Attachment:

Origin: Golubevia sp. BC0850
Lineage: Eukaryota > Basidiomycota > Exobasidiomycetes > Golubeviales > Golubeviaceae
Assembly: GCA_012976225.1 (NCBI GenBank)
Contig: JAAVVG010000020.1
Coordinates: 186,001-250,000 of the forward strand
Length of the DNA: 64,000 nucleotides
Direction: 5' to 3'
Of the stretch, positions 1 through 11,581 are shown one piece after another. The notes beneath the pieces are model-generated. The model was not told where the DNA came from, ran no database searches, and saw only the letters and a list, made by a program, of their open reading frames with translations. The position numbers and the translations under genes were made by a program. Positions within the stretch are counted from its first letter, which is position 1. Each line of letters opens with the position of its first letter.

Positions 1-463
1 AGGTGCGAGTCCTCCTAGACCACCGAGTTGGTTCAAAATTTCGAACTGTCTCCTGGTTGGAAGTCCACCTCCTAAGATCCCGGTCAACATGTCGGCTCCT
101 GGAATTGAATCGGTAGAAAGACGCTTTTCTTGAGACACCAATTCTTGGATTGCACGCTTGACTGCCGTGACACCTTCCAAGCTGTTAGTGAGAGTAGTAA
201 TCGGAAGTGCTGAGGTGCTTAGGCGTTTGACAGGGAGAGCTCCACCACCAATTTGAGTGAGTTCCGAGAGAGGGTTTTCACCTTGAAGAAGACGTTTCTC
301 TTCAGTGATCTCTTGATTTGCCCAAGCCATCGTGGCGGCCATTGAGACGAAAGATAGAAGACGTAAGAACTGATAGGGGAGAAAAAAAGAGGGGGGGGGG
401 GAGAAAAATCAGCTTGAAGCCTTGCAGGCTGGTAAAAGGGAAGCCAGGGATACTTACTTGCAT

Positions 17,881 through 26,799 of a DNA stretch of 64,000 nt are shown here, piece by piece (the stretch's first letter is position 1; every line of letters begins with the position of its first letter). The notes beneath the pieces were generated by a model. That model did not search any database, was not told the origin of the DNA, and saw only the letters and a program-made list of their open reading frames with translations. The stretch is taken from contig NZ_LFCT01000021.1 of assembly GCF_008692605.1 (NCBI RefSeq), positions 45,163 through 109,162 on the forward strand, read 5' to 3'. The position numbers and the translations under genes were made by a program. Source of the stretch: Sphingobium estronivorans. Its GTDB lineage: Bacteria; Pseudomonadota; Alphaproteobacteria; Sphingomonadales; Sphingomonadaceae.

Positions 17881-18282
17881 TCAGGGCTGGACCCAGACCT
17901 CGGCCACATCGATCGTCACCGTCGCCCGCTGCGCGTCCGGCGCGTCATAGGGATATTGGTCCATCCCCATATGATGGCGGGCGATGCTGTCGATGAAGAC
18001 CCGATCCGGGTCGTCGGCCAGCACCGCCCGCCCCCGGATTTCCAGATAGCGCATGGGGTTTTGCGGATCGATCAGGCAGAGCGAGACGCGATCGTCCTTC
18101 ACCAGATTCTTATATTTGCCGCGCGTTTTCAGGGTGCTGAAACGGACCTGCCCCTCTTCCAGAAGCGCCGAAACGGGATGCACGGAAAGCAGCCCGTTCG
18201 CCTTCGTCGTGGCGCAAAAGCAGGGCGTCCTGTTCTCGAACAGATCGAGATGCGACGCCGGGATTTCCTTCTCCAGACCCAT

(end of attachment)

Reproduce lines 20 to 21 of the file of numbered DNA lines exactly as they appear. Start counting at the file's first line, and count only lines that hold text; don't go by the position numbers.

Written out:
18101 ACCAGATTCTTATATTTGCCGCGCGTTTTCAGGGTGCTGAAACGGACCTGCCCCTCTTCCAGAAGCGCCGAAACGGGATGCACGGAAAGCAGCCCGTTCG
18201 CCTTCGTCGTGGCGCAAAAGCAGGGCGTCCTGTTCTCGAACAGATCGAGATGCGACGCCGGGATTTCCTTCTCCAGACCCAT